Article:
Case study 5 had strong applications to my real life with the deeper issues for the library revolving around advocacy and marketing. My contribution to the group for this centred around strategies that are proving to be beneficial at work. I was able to solidify my ideas using strategies suggested by others to better advocate for the library in practice. I responded to Group 5s point about the need for showcase sessions at staff meetings by explaining that this was proving beneficial at my school (Linquist, 2019, September 21). Korodaj (2019a) suggested that this highlights the purpose of the case studies, as relating the theory to practise is useful for practitioners. This learning made me realise the importance of connecting with colleagues to share ideas and strategies. I realised, from this process, the importance of networking as other people may have devised solutions to my problems. 

An article in Module 3 highlighted the importance of setting realistic targets to help manage stress (Welham, 2013).  This made me appreciate that I needed to manage my workload carefully and not take on more work when I already had enough. My natural reaction to tasks is to agree to them without considering the consequences on my wellbeing. I have learnt through the case studies that I have to trust in others more to complete tasks, as this will help to generate greater success for the school overall.  In our group, people worked to different timelines, some getting things completed early and some at the last minute. I realised that it was important that leaders set clear targets and deadlines, and to offer assistance if required, but not complete the work for them. In case study 6 it became clear that one member had not understood the expectations set, so I assisted her. Lori responded to the post by indicating that this was a sign that we had good support of one another, and there was obvious appreciation of that within the group (Korodaj, 2019b). From this I learnt that team work requires some give and take to ensure the successful achievement of goals.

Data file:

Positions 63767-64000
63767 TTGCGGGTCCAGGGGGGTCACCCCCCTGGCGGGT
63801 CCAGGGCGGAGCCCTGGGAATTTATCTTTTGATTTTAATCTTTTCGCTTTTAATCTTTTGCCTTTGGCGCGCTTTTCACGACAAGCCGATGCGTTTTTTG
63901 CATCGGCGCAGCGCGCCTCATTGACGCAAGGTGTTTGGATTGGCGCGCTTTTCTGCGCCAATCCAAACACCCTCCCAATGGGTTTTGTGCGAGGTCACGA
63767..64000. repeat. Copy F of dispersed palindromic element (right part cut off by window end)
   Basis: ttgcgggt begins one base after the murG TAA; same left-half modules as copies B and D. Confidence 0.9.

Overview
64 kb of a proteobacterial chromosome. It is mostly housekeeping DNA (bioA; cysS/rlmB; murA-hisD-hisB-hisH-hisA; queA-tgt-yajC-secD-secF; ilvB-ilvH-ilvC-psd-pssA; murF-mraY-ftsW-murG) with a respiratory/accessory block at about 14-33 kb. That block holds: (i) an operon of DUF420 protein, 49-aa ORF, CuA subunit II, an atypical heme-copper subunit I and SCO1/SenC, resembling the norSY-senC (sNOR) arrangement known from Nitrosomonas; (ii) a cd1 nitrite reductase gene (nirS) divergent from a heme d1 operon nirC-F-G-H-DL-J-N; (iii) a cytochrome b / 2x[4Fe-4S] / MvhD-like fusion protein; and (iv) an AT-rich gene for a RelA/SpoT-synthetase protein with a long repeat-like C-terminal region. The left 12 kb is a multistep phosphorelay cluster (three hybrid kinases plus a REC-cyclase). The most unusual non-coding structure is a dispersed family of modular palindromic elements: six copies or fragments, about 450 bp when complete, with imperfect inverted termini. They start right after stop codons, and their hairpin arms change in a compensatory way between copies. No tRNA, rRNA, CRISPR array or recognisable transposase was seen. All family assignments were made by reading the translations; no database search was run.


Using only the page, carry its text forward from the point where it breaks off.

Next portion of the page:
References

Burkus, D. (2010, April 1). Servant leadership theory. In DB: David Burkus. Retrieved from http://davidburkus.com/2010/04/servant-leadership-theory/

Korodaj, L. (2019a, September 22). CS5 – Group 5: Adam Hands, Abby Jansen, Donna Lechte, Marla Robertson-Jones, Tanya Silver [Online Discussion Comment]. Retrieved from Charles Sturt University Library Interact 2 website: https://interact2.csu.edu.au/webapps/discussionboard/do/message?action=list_messages&course_id=_42385_1&nav=discussion_board_entry&conf_id=_78888_1&forum_id=_164188_1&message_id=_2499707_1

Korodaj, L. (2019b, September 30). Case study 6 group 2 [Online Discussion Comment]. Retrieved from Charles Sturt University Library Interact 2 website: https://interact2.csu.edu.au/webapps/discussionboard/do/message?action=list_messages&course_id=_42385_1&nav=discussion_board_entry&conf_id=_78888_1&forum_id=_164187_1&message_id=_2507950_1

MindTools. (2016). Core leadership theories. Retrieved from https://www.mindtools.com/pages/article/leadership-theories.htm

Welham, H. (2013, November 6). 10 ideas to help teachers beat stressThe Guardian. Retrieved from https://www.theguardian.com/teacher-network/teacher-blog/2013/nov/06/teachers-beat-stress-10-ideas